Getting to Know Your Team

How well do you know your team? When was the last time you talked to – or even better, listened to – your team members?  This can be challenging in a busy work environment, especially if your employees work remotely or on several different shifts.

Despite these challenges, it’s worth the effort.

According to an article in the Harvard Business Review, along with research provided by Gallup, healthy communication is the basis of any successful relationship, this includes the employee and manager relationship. Gallup found that consistent, positive, and open communication – whether it occurs in person, over the phone, or electronically – is connected to a higher level of employee engagement. Managers who hold regular team or 1-1 meetings with their employees are almost three times more likely to foster engaged employees than those who don’t.

Would holding a meeting with your employees cause them to suspect an underlying agenda?  Tell them you’ll be scheduling an informal check-in to help you get a better sense of how people are doing, gain insight into what is working within the workgroup and listen to ideas for improvement. Communicating with your team in advance to inform them of the agenda may help decrease any speculation on their part.

Here are five topics you can discuss with your employees:

1. Work environment: Begin where your communication memo left off. Ask, “What’s working, what could be improved, and how can we improve it?” Don’t set false expectations of what you can and cannot do. Be sure to find roles that employees can also play to improve the work experience. Remember, an important part of employee engagement includes opportunities for individuals to contribute to the success of the workgroup.

2. Communication: Discuss each person’s communication preferences, such as email or face-to-face, written updates or regular meetings. Share your preferred style and see where compromise can be made.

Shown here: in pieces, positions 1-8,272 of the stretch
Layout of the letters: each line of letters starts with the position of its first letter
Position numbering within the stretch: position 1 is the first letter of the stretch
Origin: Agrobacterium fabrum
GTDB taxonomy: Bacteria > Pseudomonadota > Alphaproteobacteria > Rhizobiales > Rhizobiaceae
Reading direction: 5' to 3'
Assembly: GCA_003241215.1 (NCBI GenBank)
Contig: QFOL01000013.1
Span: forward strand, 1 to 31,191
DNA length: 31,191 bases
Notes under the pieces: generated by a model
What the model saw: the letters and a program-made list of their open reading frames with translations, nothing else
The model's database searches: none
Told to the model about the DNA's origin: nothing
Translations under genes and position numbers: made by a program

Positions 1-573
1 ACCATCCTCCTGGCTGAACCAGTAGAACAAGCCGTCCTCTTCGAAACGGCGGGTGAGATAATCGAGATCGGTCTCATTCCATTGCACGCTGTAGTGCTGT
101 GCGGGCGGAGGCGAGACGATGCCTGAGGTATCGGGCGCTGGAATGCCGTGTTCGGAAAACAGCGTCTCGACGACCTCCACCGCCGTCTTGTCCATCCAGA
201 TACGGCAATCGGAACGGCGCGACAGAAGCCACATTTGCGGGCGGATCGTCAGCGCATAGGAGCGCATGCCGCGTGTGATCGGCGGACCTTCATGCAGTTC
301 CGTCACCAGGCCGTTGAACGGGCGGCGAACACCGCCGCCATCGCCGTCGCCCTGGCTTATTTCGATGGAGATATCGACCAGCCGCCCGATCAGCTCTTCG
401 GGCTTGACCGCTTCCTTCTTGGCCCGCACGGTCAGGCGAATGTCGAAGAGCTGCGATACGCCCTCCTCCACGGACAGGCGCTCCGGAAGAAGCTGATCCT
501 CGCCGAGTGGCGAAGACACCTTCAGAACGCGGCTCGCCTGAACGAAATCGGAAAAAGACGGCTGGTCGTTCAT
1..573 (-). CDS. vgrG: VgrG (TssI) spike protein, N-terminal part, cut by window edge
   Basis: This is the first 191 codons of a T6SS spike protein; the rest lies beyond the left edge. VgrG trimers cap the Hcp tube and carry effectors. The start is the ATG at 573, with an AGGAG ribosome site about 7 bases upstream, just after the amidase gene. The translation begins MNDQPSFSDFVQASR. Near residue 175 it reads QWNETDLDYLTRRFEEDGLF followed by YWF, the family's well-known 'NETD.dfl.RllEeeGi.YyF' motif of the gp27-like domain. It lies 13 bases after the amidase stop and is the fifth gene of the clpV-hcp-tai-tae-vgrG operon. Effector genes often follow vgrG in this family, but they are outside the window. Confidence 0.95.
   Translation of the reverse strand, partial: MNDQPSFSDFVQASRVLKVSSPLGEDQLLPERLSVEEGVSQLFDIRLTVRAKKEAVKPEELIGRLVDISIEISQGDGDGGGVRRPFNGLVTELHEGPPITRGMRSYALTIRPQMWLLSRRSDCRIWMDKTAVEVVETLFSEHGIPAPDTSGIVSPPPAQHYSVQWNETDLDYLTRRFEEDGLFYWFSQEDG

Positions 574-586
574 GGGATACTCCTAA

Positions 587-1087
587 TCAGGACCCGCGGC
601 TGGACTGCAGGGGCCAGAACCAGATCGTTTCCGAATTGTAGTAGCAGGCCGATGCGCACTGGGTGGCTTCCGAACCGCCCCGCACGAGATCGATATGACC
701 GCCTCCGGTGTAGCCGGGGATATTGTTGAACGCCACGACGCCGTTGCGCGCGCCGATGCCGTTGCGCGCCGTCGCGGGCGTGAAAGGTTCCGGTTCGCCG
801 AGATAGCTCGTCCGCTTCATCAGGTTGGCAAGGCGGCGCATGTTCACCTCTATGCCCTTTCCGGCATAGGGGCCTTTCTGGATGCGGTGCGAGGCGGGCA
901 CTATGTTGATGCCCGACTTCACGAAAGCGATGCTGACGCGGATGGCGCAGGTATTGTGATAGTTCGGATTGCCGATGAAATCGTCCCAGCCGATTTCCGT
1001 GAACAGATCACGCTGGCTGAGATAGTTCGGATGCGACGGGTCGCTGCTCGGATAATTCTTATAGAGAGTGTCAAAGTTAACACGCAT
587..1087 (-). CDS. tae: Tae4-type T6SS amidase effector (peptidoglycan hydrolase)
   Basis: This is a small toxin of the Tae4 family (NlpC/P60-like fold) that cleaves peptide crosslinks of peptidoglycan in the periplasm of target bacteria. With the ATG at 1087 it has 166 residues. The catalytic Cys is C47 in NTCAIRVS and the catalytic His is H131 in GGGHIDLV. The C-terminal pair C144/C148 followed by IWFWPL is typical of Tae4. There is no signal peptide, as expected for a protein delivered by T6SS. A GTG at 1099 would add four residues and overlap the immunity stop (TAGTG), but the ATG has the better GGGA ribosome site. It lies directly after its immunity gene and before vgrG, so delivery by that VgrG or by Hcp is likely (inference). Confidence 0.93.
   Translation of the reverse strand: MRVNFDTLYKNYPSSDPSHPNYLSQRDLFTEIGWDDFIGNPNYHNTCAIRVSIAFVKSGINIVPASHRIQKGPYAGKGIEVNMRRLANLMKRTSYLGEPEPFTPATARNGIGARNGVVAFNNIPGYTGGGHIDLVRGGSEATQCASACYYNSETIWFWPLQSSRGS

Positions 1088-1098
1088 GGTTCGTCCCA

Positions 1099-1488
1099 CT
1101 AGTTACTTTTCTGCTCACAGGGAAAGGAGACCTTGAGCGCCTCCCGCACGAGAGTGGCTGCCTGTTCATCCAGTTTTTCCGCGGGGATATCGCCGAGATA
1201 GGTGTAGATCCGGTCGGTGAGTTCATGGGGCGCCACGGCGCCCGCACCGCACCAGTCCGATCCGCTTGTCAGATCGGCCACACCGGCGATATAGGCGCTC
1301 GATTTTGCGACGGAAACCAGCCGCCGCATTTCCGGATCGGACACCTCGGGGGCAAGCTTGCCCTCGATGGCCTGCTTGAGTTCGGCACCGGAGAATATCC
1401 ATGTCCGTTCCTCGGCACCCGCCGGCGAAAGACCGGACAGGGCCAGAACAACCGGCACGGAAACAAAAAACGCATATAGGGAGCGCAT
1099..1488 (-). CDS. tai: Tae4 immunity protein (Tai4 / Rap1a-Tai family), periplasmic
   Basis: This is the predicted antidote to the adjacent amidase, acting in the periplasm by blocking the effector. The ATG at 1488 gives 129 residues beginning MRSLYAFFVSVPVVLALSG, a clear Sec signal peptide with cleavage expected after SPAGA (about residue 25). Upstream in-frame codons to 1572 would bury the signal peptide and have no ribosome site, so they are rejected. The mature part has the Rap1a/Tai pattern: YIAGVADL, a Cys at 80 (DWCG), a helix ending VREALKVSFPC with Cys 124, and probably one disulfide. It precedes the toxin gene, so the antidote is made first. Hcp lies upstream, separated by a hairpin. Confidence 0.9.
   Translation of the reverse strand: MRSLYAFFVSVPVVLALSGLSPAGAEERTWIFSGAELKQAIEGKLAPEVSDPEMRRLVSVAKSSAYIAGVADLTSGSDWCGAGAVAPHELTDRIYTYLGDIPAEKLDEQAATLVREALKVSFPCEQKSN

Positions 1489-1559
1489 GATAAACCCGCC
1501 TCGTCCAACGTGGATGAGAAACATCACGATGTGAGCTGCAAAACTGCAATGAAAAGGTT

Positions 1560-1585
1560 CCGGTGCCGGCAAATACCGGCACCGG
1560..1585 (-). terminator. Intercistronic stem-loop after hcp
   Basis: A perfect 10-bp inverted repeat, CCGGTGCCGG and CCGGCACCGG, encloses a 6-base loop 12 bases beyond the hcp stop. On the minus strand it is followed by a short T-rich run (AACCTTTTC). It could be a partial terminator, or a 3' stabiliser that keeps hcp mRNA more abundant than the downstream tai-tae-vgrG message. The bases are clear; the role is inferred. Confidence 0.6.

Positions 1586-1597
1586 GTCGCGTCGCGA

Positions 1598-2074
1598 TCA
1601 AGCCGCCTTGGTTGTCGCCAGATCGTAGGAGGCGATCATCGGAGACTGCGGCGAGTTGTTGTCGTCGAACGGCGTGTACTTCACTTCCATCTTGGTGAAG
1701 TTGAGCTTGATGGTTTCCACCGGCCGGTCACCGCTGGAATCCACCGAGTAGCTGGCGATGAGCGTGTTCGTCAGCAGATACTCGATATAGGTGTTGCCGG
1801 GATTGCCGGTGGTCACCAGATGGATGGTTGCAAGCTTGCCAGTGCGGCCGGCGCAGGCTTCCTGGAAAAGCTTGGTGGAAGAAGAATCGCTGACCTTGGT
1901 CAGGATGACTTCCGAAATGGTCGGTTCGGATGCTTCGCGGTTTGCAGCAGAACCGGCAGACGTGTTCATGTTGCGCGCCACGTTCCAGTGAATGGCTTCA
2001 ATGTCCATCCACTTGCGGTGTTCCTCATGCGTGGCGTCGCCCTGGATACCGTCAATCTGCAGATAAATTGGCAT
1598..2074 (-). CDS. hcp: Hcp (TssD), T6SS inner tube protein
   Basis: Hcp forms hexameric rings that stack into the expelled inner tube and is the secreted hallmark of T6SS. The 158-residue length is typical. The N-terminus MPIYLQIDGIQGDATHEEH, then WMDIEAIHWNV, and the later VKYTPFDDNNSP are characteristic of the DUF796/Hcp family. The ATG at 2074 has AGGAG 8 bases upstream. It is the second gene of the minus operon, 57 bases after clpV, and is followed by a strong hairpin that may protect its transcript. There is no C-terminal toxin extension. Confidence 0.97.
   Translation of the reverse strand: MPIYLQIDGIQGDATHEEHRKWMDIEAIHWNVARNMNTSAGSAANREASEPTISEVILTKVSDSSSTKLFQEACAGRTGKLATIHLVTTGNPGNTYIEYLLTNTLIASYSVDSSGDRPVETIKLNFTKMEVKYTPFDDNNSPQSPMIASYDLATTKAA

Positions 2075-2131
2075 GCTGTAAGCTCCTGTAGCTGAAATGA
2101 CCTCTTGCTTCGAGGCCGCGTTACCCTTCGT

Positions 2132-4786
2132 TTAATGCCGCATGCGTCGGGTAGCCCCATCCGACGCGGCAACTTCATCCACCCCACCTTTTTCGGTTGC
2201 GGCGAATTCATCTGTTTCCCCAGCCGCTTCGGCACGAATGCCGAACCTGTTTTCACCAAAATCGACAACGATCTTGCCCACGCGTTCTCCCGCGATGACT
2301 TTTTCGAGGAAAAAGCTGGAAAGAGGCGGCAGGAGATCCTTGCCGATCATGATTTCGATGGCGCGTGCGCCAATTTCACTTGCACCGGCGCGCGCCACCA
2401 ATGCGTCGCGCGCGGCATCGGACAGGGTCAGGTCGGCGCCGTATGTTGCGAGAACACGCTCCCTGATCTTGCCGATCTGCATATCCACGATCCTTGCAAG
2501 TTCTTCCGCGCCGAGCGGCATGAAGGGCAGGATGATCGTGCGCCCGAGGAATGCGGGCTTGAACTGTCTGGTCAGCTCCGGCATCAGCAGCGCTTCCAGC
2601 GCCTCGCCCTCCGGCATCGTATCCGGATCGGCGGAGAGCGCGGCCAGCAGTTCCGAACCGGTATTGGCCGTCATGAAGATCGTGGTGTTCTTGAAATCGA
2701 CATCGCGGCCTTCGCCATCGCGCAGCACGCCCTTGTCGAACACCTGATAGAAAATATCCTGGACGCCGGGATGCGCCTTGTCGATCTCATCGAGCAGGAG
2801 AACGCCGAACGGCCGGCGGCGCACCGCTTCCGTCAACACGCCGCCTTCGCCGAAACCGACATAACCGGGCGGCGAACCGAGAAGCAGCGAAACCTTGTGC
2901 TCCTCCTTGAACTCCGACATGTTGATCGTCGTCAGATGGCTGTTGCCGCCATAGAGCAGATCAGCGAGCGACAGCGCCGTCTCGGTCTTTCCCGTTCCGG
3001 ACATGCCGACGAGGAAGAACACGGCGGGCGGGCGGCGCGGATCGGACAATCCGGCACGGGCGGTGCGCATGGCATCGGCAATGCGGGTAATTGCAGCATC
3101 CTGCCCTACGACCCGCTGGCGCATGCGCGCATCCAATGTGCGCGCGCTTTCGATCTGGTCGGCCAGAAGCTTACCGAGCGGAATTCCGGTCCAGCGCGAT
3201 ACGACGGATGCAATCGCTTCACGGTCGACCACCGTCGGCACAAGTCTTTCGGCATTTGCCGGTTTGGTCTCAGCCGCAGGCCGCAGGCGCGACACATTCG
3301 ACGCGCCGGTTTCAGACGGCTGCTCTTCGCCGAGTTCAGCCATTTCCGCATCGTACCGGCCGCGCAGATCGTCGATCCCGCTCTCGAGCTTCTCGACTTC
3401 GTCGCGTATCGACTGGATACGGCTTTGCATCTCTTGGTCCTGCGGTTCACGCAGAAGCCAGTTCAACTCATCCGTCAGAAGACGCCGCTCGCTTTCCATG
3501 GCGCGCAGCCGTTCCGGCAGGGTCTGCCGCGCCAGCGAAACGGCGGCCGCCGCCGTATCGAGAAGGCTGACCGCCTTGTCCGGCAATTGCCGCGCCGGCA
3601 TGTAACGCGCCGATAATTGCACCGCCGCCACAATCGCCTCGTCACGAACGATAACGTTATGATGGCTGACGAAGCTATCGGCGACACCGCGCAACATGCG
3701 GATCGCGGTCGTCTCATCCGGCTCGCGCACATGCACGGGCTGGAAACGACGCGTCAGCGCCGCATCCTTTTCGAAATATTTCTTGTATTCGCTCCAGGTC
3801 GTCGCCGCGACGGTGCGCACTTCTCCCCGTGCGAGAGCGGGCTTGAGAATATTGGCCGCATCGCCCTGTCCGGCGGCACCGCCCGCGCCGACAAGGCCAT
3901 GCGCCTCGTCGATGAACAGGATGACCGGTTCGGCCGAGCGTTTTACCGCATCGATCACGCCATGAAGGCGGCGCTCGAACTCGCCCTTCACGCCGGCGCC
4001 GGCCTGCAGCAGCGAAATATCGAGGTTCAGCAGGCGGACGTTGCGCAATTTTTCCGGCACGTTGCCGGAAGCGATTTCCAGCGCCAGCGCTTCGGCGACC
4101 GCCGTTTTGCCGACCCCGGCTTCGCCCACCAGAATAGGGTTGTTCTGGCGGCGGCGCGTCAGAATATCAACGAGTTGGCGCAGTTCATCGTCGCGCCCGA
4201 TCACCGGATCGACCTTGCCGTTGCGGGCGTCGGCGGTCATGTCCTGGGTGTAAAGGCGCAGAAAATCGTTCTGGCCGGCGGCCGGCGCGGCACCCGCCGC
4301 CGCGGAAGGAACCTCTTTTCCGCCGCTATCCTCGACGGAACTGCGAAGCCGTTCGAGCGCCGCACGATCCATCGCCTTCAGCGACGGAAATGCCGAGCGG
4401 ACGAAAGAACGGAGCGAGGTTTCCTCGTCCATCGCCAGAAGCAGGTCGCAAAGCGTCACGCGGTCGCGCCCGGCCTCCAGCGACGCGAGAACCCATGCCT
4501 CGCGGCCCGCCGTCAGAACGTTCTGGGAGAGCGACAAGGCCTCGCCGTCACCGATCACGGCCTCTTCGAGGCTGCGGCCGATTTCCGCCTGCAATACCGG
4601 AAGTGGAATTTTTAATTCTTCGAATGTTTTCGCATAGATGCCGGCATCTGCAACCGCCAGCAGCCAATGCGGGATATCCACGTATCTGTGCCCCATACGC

3. The Team: Ask what is working well within the team and what could be better. Listen to suggestions for improvement. If an issue arises involving another colleague, consider coaching one or both employees. Asking about the team dynamics may be the only way you will become aware of an issue.

4. Workplace Flexibility: Explore flexible work options with employees. You may have an employee who would function better working at home one day a week or alternating start and stop times. Be mindful about the feasibility of altering a schedule without negatively impacting the work of other colleagues on the team.

5. Work Skills: Openly ask questions about individuals’ skills that aren’t required in their current roles. Experience gained in prior positions may prove to be a valuable asset for future career opportunities. Spend time assessing the breadth, depth and versatility of individuals. They will appreciate it.

Most managers are “working managers” with full plates.  This is another reason to take the time to get to know the skills, capabilities, and interests of each employee.  The more you can tap into the individual employee’s potential the more you will enhance their engagement and performance – and as a result, improve the team.

If you are having difficulty with any aspect of people management, the EAP may be a great resource for you.  Give us a call. We are experienced, confidential and free to use.

Check out Kathy Greer’s Survival Guide for Managers blog.